A number of mindfulness meditation apps exist. The Smiling Mind App has been proven to reduce anxiety, depression, relieve stress, prevent heart disease, improve sleep, reduce chronic pain, lowers blood pressure, enhances decision making, improves focus and decreases drug and alcohol abuse.

The problems are complex.

The solutions need not be complicated.

© Naomi Morrow, 2016

Why ‘mistakes’ are good for us: Lessons from my 'ruined' painting.

I’ve been yearning to make space again in my life for creativity. Being a mother of three young ones, studying and establishing my own business it’s been difficult to find the time where I can be creative as a solo pursuit. (I definitely enjoy my creative time with children, but now I’m talking about myself…where I can be alone with my thoughts and ideas and experimentation).

So I signed up to do Nicola Newman's online painting course. I was super excited. It probably wasn’t the best time for me, signing up in the week leading up to launching my business – but I couldn’t shake the call to be creative any longer. I enthusiastically visited the art shop with toddler and pre-schooler in tow to buy the requisite materials. I chose my paint colours, palette knife, palette and the special glaze wash. I recall checking a few times with the young assistant that the last product was exactly what I needed – having never used it before. I was doubtful that she had given me the right one, but she insisted and so I bought it.

About a week later, I decided it was time to create my painting. The children were in bed. I laid everything out on the kitchen table and got to work. I watched the teaching video as I painted my abstract work, learning about layering and texture and techniques. I felt excited to be honouring my creativity in this way. I loved the way Nicola made it seem so easy, I loved the process and I was having fun. As I was painting, what was emerging was really pleasing to my eye. My inner critic would normally be chattering away about the relative skill or not in my painting, but this time she was silenced. I felt creatively alive!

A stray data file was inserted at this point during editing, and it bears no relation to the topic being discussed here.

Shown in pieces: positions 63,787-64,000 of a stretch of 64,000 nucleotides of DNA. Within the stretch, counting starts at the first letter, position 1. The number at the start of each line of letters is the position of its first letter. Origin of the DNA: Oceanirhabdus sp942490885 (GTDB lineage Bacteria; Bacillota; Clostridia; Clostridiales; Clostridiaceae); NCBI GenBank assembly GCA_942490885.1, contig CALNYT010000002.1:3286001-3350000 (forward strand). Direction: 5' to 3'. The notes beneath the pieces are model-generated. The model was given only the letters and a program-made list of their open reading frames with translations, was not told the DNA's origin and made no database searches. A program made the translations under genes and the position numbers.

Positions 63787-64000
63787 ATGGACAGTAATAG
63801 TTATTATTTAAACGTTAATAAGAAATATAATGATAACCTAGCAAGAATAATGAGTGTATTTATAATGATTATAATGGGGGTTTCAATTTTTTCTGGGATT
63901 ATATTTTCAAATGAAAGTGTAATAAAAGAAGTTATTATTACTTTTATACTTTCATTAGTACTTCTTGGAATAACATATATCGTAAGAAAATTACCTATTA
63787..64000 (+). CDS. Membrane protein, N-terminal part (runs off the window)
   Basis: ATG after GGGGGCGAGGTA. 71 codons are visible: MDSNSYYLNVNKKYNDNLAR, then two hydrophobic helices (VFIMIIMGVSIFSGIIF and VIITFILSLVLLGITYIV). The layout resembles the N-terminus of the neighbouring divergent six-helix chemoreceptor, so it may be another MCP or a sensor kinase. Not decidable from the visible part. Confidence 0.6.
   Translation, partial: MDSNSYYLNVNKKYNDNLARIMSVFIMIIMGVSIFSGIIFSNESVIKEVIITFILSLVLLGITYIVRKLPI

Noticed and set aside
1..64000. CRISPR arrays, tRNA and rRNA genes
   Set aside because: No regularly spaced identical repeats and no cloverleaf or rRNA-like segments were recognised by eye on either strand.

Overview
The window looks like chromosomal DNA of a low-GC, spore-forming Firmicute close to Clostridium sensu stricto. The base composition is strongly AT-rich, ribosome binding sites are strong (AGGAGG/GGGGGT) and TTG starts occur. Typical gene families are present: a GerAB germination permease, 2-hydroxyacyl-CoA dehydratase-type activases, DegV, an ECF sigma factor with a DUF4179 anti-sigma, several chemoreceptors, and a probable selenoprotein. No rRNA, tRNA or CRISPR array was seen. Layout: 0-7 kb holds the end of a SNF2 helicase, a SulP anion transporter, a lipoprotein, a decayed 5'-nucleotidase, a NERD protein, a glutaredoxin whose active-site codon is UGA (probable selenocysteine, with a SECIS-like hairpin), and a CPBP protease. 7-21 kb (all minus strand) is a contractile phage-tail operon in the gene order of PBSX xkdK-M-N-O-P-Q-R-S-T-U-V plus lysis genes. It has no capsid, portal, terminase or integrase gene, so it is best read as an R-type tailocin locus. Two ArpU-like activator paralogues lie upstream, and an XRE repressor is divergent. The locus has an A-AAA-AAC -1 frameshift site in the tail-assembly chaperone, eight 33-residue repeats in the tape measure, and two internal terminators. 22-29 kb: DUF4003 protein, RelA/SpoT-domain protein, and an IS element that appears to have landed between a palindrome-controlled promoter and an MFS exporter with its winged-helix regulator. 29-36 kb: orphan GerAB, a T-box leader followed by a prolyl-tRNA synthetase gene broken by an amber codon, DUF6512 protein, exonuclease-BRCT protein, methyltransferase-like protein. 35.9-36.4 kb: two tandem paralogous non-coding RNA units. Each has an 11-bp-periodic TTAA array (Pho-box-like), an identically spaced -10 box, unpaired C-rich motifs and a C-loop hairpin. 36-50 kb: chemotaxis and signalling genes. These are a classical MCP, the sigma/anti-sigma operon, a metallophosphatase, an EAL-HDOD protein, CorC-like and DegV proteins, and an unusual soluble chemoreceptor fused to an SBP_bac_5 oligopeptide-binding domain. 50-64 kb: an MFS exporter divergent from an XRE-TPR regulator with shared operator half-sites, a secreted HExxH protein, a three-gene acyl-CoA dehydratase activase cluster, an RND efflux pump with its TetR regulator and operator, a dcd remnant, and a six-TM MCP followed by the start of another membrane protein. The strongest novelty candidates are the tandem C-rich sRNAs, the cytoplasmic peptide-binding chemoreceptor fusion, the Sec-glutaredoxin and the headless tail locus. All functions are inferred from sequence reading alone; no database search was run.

When I had decided my painting was finished, I left it to dry after admiring my work briefly. When I was sure it was dry, I mixed up the glaze wash. It did not look like the product in the video, and I felt a little niggle of concern, but in my haste to finish the painting – I applied it. My painting disappeared. Under a layer of colour. It smooshed all the paint together into a wobbly, blurred, I-don’t-care-how-long-you-took-to-create-that-special-art giant blergh. I felt myself become angry, sad, frustrated as my inner critic rose up to give her unwelcome commentary.

“That’s what you get for trying something new! You’re not expert enough to do this! You can’t get all your hard work back now – it’s gone! What a waste!”
Image © Naomi Morrow, 2016. 

Image © Naomi Morrow, 2016. 

I packed up sadly, sullenly. Defeated.
I sat with these feelings.

Eventually, I began to notice other thoughts.

What had I learned here? Remember the Tibetan monks creating beautiful, painstaking mandala works from sand that are only temporary? To be washed away? Didn’t I love the process though, wasn’t I really in flow? Why did I need ‘proof’ of how I spent my time? Did I need validation that I could ‘do’ art? When did product become more important to me than process? Couldn’t I simply try again another day?

Yes, it stings when we try new or difficult things and it doesn’t work. We feel disappointed. Disheartened. Tempted to return to that place of safety, where we don’t extend, challenge, try or risk. But there’s no richness or growth there. It’s a barren and boring land.

I’m so passionate about bringing more self-compassion, joy and creativity into the world that I realised I had better keep trying with myself. Work in progress. The canvas can be painted again.

And I had to be honest with myself. Instead of looking outside myself for explaining the problem (“the shop assistant sold me the wrong product”), I owned up: “I put the glaze on before the paint had dried completely”.

What I learned is that my ‘mistake’ (AKA my impatience or more positively reframed ‘enthusiasm’)…ended up forming an interesting, beautiful and rich foundation for my new painting.

If we stop to review what we feel are our imperfections, flaws and mistakes and consider them with more patience and compassion – we can then begin to see how they are providing an interesting, beautiful and rich foundation for our life. A life we where can be open to new learning, building upon past experiences, being creative and experimental.

The end product! © Naomi Morrow, 2016

The end product! © Naomi Morrow, 2016

© Naomi Morrow, 2016.